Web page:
The Necessity of Hashrate Hedging in Bitcoin Mining
Suppose hashrate on the Bitcoin network is a commodity, and commodity producers in every mature and established industry hedge a portion of their production. Shouldn’t Bitcoin miners hedge their production, too? Emphatically - yes!
As discussed, hashprice (the expected revenue for 1 PH of hashrate) is affected by transaction fees and network difficulty. As the total hashrate on the network increases over time, the value of a hash decreases, and more competition for the same reward leads to a lower hashprice.
This uncertainty makes it difficult for Bitcoin miners to budget and plan for revenues. If you don’t know how much Bitcoin you will receive in revenue for your 500 PH of hashrate in 3 months from now or 6 months from now, how can you accurately plan for expansion? Network hashrate at the beginning of 2023 was at ~250 EH; I’m doubtful that many miners on Jan 1 expected network hashrate to end the year anywhere near the current ~530 EH. So, this is the risk - if network hashrate and associated mining difficulty rise faster than a miner expects, then the miner’s revenue will be lower.
Fortunately, miners can hedge this exposure using hashrate forwards to lock in a set revenue per PH for up to 6 months in advance. Miners, as producers of hashrate, are naturally long hashprice; as hashprice increases, so does their revenue. However, the opposite is also true - as hashprice decreases, so does their revenue. To hedge their long hashprice exposure, miners would be sellers of hashprice in the marketplace.
Practical Hedging Strategies for Bitcoin Mining Firms
Every miner’s operations are unique, and no one hedging solution fits all miners. From distinctive PPAs to unique hosting agreements to specialized revenue or profit splits, every situation has to be analyzed before tailoring a hedging strategy to a particular miner.
However, as a generalization, many miners like to lock in revenues that will, at a minimum, cover their operating expenses. So, let’s look at an example of a miner with the following profile looking to hedge hash price for the next month to ensure they can cover OpEx.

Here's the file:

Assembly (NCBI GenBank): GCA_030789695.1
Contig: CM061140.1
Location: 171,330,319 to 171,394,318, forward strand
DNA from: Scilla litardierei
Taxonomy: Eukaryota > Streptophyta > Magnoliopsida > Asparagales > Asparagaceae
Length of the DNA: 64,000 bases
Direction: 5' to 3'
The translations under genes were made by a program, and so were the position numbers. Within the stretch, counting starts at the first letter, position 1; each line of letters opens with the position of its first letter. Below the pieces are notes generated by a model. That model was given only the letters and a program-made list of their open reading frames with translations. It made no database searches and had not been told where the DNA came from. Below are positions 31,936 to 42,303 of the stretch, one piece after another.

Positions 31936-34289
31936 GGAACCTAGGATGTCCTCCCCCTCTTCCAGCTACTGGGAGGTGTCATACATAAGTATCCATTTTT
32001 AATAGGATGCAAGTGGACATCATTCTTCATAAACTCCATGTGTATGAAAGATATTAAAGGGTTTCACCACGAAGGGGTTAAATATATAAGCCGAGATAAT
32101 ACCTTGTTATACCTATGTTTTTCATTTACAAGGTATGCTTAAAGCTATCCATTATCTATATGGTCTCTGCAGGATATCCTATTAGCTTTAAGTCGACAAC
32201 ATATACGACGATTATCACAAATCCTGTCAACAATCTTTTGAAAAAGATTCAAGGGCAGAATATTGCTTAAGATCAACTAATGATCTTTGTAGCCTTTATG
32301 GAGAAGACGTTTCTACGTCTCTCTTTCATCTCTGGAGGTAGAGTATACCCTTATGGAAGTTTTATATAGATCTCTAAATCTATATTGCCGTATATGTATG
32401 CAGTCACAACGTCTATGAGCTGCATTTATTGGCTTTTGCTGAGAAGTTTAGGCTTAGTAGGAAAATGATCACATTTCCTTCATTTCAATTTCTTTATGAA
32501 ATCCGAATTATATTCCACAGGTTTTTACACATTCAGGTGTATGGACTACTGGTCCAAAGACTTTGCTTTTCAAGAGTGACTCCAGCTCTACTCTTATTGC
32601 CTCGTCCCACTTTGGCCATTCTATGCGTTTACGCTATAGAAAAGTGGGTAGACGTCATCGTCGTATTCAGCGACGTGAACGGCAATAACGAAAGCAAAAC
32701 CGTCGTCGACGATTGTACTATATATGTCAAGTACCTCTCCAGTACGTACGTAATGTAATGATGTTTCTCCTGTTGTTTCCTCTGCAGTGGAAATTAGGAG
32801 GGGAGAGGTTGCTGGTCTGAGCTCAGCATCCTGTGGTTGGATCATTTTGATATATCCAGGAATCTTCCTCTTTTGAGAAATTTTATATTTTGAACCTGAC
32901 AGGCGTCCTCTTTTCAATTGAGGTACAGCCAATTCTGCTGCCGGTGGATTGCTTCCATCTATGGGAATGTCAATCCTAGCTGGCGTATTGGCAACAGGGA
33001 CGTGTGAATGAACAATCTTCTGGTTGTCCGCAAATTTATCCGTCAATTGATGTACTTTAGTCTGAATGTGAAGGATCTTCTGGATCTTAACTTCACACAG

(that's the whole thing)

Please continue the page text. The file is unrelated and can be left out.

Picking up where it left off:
- Hashrate: 100 PH
- Duration: 30 Days
- Fleet Efficiency: 30J/TH
- Electricity Costs: $0.05/kWh
- Monthly OpEx: $108,000 electricity + $30,000 in SG&A = $138,000 total
First, let’s look at a range of hashprices to understand how profitable the operation is and where the breakeven point is:
This mining operation breaks even around $46 hashprice, and the difference in monthly profit between $55 and $75 hashprice is significant.
Next, let’s look at a miner who hedges 50% of their hashrate by selling hashprice at $75 for 30 days. The hedge ensures they will receive a minimum of $112,500 for the month ($75 x 30 days x 50 PH) regardless of where hashprice goes, and we can see that the hedge considerably stabilizes their revenue.
While this latest chart shows the potential downside in hashprice, many miners don’t want to lose out on the upside in hashprice. Let’s look at what the upside in hashprice looks like, even with a 50% hashrate hedge in place.
The 50% hedge in the examples above shows that the miner’s exposure to the downside in hashprice does not significantly hinder their ability to capture upside should transaction fees or Bitcoin price rip higher. A proper hedge ensures that a commodity producer remains operational and in business regardless of market conditions.
Forecasting and Future-Proofing in Bitcoin Mining through Hedging
There is a reason that virtually every mature commodity business engages in hedging - to demonstrate to its owners and shareholders that it plans on being around next month, the following month, and next year. Ultimately, a miner is in the business of energy arbitrage; its profit margin is the difference between the revenue it receives for its hashrate and its costs of producing that hashrate. By locking in a percentage of that revenue by hedging, the miner responsibly guarantees that a part of its fleet will be profitable.
With the halving around the corner in April 2024, we can expect profit margins to shrink from current levels, and the importance of locking in these smaller margins will only continue to grow.